This chapter explores the concept of resilience as it relates to children under child welfare mandates. The author argues that resilience is an outcome related to the opportunities children find to access the psychological, emotional, relational, and instrumental supports they need to thrive, and that child welfare interventions help to create the conditions for positive development through planned systemic intervention. Three points will be made: first, outcomes associated with resilience are culturally-embedded; second, culture and context determine the nature of the interventions offered to a child in need of protection; and third, children who survive make do with whatever they have available that they perceive useful to sustaining themselves. Thus, children may display hidden resilience, employing survival strategies that are culturally and contextually relevant, but unintelligible to those mandated to care for them.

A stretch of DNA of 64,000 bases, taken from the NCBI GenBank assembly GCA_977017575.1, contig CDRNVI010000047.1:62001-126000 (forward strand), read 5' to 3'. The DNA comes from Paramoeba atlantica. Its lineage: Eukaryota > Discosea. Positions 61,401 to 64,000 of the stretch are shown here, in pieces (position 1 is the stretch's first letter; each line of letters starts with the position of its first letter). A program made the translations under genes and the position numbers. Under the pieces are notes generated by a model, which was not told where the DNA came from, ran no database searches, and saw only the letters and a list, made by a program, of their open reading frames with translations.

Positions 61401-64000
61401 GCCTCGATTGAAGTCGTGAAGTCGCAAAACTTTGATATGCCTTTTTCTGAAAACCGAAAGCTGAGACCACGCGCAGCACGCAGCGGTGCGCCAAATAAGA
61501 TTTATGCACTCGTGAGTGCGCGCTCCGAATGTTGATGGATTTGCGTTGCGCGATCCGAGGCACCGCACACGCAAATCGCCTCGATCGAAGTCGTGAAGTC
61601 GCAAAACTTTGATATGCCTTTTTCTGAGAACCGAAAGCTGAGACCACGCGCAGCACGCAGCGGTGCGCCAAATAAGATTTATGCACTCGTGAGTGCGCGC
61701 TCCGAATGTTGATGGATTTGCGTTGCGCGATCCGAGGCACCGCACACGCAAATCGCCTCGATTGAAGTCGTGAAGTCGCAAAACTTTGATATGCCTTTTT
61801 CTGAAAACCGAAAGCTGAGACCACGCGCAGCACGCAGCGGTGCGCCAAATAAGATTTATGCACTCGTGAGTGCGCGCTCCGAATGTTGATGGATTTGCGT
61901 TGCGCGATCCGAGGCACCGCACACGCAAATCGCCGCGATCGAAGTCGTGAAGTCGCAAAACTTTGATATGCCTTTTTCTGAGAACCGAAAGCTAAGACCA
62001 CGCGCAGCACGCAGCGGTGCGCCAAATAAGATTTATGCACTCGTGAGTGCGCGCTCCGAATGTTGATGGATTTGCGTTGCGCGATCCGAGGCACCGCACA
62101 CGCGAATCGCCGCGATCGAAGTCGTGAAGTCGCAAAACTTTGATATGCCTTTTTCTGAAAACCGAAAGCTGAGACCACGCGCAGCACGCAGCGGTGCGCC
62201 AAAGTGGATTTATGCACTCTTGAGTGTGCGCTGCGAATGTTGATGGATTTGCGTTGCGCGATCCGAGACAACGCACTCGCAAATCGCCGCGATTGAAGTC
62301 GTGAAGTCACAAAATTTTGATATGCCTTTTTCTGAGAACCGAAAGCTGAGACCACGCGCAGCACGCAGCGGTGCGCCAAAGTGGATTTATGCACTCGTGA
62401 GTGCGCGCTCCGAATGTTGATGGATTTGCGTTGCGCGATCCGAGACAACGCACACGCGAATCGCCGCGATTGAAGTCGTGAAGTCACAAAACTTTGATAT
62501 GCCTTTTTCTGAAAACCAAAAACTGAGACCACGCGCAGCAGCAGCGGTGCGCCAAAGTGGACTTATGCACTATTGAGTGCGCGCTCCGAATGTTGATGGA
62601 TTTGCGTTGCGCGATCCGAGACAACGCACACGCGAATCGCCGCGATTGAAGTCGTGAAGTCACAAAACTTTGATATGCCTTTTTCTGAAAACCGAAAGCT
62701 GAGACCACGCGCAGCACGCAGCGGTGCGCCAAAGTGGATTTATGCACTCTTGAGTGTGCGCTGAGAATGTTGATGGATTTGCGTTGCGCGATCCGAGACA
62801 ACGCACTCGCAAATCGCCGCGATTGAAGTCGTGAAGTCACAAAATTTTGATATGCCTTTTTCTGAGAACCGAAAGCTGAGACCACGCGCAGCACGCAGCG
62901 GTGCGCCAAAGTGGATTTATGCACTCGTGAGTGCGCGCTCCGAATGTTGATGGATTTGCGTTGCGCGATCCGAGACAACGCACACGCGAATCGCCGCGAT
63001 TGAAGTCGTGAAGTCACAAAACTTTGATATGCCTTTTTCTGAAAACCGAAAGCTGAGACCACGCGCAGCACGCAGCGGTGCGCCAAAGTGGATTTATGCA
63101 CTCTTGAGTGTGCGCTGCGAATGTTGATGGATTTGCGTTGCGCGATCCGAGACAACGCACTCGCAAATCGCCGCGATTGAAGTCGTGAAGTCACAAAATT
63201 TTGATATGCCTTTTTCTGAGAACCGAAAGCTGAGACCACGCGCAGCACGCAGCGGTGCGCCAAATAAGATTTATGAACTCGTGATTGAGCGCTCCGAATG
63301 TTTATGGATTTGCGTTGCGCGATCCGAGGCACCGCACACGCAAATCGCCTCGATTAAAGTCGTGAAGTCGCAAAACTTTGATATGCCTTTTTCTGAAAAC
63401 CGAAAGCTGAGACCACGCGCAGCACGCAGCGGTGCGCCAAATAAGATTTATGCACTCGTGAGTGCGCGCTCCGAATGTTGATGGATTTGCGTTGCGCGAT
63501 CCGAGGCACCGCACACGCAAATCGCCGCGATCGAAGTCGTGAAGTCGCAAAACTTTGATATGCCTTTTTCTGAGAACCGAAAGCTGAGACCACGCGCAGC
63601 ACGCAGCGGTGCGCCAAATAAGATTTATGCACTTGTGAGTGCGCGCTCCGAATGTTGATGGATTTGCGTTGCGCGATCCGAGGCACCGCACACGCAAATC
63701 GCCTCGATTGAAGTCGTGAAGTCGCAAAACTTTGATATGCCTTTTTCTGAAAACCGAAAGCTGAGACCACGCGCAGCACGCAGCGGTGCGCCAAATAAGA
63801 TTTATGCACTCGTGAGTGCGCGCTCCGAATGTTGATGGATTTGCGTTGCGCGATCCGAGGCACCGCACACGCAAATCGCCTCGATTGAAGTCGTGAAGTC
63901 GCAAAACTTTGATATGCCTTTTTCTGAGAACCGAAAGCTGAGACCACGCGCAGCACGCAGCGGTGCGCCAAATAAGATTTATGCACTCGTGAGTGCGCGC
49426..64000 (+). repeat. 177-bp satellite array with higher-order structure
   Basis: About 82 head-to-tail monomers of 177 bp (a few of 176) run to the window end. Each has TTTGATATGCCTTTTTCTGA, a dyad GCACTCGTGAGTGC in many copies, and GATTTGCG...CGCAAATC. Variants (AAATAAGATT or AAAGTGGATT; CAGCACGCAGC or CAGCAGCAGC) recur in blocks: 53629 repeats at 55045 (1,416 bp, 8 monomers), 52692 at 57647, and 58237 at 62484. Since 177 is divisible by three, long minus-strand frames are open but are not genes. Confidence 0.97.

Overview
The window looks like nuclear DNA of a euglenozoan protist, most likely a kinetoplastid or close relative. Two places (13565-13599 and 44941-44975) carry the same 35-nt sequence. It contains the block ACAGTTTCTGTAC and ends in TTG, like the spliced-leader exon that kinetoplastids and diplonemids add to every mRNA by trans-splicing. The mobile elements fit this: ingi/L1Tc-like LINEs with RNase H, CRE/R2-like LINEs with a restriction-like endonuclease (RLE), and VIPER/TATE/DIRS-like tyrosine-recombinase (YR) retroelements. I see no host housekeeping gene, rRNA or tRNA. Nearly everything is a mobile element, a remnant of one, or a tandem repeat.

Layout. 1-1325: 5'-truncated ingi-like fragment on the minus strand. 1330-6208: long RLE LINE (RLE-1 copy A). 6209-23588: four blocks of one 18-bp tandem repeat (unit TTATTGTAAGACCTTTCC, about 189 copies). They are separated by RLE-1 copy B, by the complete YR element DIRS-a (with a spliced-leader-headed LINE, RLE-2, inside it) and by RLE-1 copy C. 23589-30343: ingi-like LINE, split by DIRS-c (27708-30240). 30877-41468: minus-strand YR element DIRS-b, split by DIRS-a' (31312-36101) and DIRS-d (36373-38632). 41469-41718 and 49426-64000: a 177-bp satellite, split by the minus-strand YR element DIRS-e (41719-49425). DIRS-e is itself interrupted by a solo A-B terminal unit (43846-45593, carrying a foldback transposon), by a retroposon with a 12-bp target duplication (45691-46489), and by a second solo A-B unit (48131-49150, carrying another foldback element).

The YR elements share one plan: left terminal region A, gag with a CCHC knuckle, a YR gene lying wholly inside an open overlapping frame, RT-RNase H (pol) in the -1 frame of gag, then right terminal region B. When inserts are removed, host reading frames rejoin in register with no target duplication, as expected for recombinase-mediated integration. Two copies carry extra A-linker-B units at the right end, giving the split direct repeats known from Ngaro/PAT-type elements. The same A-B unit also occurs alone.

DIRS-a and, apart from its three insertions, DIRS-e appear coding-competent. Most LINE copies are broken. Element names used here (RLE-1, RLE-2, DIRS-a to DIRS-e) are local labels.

Canadian CW research
Brown, I., Chaze. F., Fuchs, D., Lafrance, J., McKay, S., & Thomas Prokop, S. (Eds.). Putting a Human Face on Child Welfare: Voices from the Prairie. Prairie Child Welfare Consortium / Centre of Excellence for Child Welfare: pp.1-23.
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